Bernard Sono: (he chuckles then..) Munin’ina (young brother) in life sometimes there are situations that requires you to be bold and go straight to the point. By approaching her I had nothing to lose at all but everything to gain regardless of the result. To her credit, which made me fall more in love with her, she did not give me hard time at all. She introduced me to her mother and that was when I started being embarrassed, her mother after nodding at me she left us. Mitchell then gave me her home address, they were actually coming from Harare to come and sell clothes bales to makorokoza.
Paida: Amaiguru, ichokwadi here chiri kutaurwa naBlazzy (is there some truth in what Bla Bento is saying)?
Mrs Sono/Amaiguru: (she is someone who commands respect without even trying) Among other things, my husband is not a liar (we all laugh), I do remember that day too. He was different from other men that were present, he actually looked at me and spoke to me. Strange it was that someone would just tell you that they want to marry you before they have even asked you your name. I am happy that he eventually kept the promise he had made that day. As they say the rest is history. Nhasi tiri pano. God has been faithful to us.
Paida: Indeed I can see how blessed you are. I still have more to ask you Amaiguru. Bla Bento, continue…
Bernard Sono: So after we had known each other a bit, Mitchell came back to her base, she had been doing cross-border trading but then had decided to make a semi-permanent base here in Cape Town. Back home I raised money for lobola, I gathered my elders and then we went to pay lobola for my absent wife, strange it was I tell you and people spoke of what they had heard in regards to long distance relationships and other stories they associated with women involved with cross-border trading, but then if you listen too much to people and their advises, you end up not living your dream life. As my wife has said, nhasi tiri pano, 20 years and counting.
Paida: I am truly inspired by you guys. Many people have fall short in their relationships because they give ear to bad advises. But then we all learn and people like you Bla Bento and Amaiguru make us believe. Bla Bento, let’s fast forward a bit; when did you come to Cape Town?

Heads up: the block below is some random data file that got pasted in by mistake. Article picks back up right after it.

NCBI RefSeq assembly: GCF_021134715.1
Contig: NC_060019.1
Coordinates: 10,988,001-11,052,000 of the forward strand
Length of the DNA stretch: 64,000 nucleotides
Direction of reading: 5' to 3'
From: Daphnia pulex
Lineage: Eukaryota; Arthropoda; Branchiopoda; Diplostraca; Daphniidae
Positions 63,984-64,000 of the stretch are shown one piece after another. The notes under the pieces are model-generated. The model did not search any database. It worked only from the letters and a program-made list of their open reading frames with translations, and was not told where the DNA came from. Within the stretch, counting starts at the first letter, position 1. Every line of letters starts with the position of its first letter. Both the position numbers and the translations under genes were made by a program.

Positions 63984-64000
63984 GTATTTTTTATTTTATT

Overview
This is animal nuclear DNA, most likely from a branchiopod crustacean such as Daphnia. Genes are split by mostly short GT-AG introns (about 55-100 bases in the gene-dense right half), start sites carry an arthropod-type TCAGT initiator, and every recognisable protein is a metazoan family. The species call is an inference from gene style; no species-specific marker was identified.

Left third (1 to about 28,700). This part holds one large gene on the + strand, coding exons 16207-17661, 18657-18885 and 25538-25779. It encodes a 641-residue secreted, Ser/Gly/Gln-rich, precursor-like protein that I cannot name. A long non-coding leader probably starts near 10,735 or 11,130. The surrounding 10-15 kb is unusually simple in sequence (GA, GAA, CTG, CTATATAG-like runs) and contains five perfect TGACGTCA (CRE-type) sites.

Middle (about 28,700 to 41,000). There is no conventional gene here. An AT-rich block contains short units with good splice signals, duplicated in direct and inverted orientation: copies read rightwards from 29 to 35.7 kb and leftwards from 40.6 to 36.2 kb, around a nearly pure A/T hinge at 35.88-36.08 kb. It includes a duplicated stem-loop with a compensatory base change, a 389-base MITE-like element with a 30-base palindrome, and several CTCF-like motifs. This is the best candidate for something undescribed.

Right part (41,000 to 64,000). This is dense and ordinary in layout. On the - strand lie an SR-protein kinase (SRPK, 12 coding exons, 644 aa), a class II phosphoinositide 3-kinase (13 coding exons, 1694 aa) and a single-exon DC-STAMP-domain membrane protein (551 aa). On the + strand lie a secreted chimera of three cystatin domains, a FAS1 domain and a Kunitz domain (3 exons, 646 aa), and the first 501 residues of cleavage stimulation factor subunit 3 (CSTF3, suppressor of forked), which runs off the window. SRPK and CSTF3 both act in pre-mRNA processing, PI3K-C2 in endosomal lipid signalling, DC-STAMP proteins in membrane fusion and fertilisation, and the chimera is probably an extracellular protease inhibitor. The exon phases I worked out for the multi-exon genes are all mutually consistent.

Bernard Sono: I came in 2006, what had happened was that, my auto technician mentor had invited me to Johannesburg, he was now running his own auto-shop. So I told him that first I had to visit my wife in Cape Town. When I arrived in Cape Town, I had my CV ready, so I decided to test waters and started applying for jobs, the first place I submitted my CV (Musical Cars), I got hired the owner of the company- Jeremy Nash, was a former white Zimbabwean, he had left Zimbabwe around the 80s. There were fourteen technicians including myself, though that time I was just a technician on paper. That was my first encounter with racism. Then, most of my colleagues were coloureds and I was the only black man and a foreigner for that matter. They treated me like a spanner boy and housekeeping, cleaning the workshop and making tea for the boss. The bullying was too much for me but then there was nothing I could do. I wanted to leave but something told me to hang on. So it happened that one Monday morning (we had been paid the previous Friday), majority of my colleagues – mostly coloureds did not pitch for work. So there was a job that needed to be done and the customer was irate. I went into the workshop then worked on the car. I called our boss to inspect the job. He was impressed and happy at the same time. For others it was a first for them to see a black man doing auto work or working on latest cars. Most white customers did not trust me with their cars, some took their businesses somewhere else because they didn’t want their cars touched by a black man. I would only work on their cars when they were absent and when they were present, either my boss or any of my colleagues will work on the car. But then the habit of not coming work by my colleagues on Mondays became the norm, my boss was left with no choice but to throw me into the deep end and would always explain to the white customers that I was really competent, I became a darling with customers and was doing the job efficiently.
Paida: Did your relationship with your colleagues improve when you started working on cars officially.